Guitar World recently made a pretty funny list, Eight Steps to Becoming a Legendary Hair Metal Guitarist. Just try to read through this list without thinking of Eddie Van Halen!
Here it is:
From fashion trends to movie remakes, the ’80s are back with a vengeance.
But are neon-colored Wayfarers and tiger-print bikinis enough to bring back the decade’s most recognizable musical period? It’s unclear at this point, but as the Boy Scouts say, let’s “be prepared.”
It’s impossible to think about ’80s rock without vibrant visuals of half-naked dudes prancing around stage wearing more makeup and hair product than a horde of groupies. Even though the period broke almost every unwritten rule of rock and roll, it became one of its most successful sub-genres.
So, what if this current ’80s revival is stronger than we realize and hair metal rises from the ashes like a Spandex and lace-clad phoenix?
You’ll have to jump on the bandwagon and tap/palm mute your way to a record deal. However, being a hair metal guitarist is much deeper than just executing signature techniques. How you look and act is just as important as how you sound.
Below are eight specific rules you’ll need to employ to become the leader of a full-fledged hair metal resurgence.
01. Smile the Entire Time You’re On Stage or Camera
One of glam or hair metal’s original the genre’s first nicknames was “teeth metal” because band members smiled so much on stage. This style of rock was all about playing upbeat songs that focused on girls, cars and, well, being happy. There’s no way you can’t smile if you’re basically the Tony Robbins of rock music.
Performing a song about the best night of your life with a death stare and clenched jaw kills your credibility. Plus, a badass, I’ll-break-your-face-if-you-even-look-me-in-the-eye persona is impossible to pull off while wearing makeup and lace gloves.
Exception: Don’t smile when performing a ballad. Shed a minimum of three tears instead.
02. Guitars Must Have Custom Graphics
By the mid-’80s, if your guitar didn’t display geometric art that utilized every color in the rainbow, you wouldn’t even be allowed to step on the stage of a high school talent show. However, don’t worry if you lack fine-art skills. You can cheat the rule by blinding fans with sparkly neon or color-shifting chameleon finishes.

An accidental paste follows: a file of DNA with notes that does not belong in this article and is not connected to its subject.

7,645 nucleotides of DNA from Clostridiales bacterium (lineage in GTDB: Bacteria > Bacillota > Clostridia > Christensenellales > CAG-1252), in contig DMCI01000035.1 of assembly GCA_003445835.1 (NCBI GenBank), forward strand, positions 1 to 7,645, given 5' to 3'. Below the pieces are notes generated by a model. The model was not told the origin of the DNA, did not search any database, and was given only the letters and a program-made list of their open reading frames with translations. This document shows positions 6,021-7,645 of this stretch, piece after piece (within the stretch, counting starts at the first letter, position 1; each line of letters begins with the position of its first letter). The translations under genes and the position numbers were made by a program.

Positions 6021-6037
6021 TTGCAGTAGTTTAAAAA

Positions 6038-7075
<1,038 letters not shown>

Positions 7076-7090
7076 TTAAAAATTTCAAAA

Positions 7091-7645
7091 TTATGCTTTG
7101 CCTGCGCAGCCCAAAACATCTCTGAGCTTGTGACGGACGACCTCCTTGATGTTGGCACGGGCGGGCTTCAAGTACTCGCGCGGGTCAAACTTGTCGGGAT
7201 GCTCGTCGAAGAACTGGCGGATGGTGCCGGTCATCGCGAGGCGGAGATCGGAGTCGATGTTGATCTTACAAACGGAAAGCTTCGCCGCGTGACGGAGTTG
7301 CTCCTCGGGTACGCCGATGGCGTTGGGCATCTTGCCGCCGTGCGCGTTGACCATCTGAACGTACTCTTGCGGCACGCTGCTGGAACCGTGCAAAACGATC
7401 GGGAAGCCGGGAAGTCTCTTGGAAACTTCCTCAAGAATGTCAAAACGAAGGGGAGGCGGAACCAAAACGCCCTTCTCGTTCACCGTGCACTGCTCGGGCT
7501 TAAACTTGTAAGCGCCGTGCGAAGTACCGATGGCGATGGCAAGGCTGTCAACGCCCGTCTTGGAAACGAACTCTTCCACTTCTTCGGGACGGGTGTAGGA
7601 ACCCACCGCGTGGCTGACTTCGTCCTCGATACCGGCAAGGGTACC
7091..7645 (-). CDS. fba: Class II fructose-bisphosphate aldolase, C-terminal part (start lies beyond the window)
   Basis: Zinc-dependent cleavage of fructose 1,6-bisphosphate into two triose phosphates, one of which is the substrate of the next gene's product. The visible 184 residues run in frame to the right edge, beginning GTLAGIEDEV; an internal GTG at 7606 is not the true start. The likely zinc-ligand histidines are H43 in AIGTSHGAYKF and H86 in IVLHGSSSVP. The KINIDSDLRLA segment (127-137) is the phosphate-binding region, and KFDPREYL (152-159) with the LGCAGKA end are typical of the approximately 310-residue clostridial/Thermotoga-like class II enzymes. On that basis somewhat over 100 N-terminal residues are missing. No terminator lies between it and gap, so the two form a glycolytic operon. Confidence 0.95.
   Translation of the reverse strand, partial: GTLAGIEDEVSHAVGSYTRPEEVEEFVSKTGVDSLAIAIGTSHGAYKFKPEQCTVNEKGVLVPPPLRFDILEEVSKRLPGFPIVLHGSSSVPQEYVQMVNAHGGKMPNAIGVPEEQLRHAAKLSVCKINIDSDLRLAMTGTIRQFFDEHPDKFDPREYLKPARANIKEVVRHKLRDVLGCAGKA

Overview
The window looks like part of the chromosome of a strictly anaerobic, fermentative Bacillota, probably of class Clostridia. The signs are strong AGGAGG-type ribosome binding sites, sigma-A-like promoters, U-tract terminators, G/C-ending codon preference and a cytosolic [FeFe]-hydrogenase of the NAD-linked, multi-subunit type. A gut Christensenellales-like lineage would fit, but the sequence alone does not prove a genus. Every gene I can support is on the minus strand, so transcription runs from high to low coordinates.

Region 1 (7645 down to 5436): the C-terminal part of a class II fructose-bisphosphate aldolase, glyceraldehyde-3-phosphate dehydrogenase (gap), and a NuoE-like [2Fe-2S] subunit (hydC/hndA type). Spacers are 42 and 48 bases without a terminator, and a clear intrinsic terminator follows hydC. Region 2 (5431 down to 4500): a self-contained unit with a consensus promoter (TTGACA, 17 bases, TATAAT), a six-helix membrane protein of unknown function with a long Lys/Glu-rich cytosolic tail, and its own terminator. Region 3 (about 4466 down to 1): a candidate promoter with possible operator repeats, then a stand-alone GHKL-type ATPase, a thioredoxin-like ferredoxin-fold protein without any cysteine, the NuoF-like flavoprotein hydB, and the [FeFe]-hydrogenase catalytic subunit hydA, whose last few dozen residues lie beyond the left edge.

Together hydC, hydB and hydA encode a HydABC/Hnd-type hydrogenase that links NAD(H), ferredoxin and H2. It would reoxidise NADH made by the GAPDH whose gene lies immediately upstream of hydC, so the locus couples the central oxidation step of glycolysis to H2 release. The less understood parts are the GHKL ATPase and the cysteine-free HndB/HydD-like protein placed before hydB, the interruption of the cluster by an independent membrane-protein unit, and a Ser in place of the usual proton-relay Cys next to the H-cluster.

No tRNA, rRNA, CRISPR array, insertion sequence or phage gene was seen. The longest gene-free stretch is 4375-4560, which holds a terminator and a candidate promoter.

03. Play a “Super Strat”
Almost every hair metal guitarist played a “Super Strat” (with the exception of the custom Flying-V) for three reasons: Eddie did it, it offered easy access to the whammy bar and it was extremely light-weight.
You may ask, “What the hell did guitar weight have to do with hair metal?”
Everything. Watch an old video or concert footage and you’ll notice the lead guitarist running, jumping, sliding, dancing, crawling, spinning and skipping on stage like a maniac that just swallowed 59 caffeine pills. A heavy axe limits aerodynamics and throws off counterbalance.
04. Hate Your Lead Singer
No explanation needed.
05. Incorporate the Following Techniques Into Every Song:
Transitional Dive Bomb: Instantly executed after the song’s first solo or transition to the chorus, ’80s guitarists were dropping it like it was hot long before Snoop Dog. Although Jimi Hendrix pioneered the technique in the late ‘60s, hair metal popularized dive bombs, instituting a standard presence in almost every recording from the era.
Pinch Harmonics: Pinch harmonics didn’t originate with hair metal but were widely commercialized by the genre. The goal was simple: Create the loudest, highest, most ear-splitting note imaginable. Shortly after they gained popularity, guitarists began combining them with dive bombs to produce an even crazier sequel that resembled a thoroughbred that just inhaled a 10,000-gallon helium tank.
High-String Palm Muting: From “Panama” to “Round and Round,” high-string palm muting is one of hair metal’s most recognizable methods. Muting the G, B and E strings during the bridge gave songs a different kind of sound and complemented the lead singer’s high-pitched voice.
Tapping: Listen to any song from the period and you’ll hear a raging fury of two-handed hammer-ons and pull-offs. Remember, one goal of a hair metal guitarist was to play as many notes per minute as possible. Tapping is an easy way to crank up a solo’s NPMs while looking innovative on stage.
Continue reading their list at GuitarWorld.com.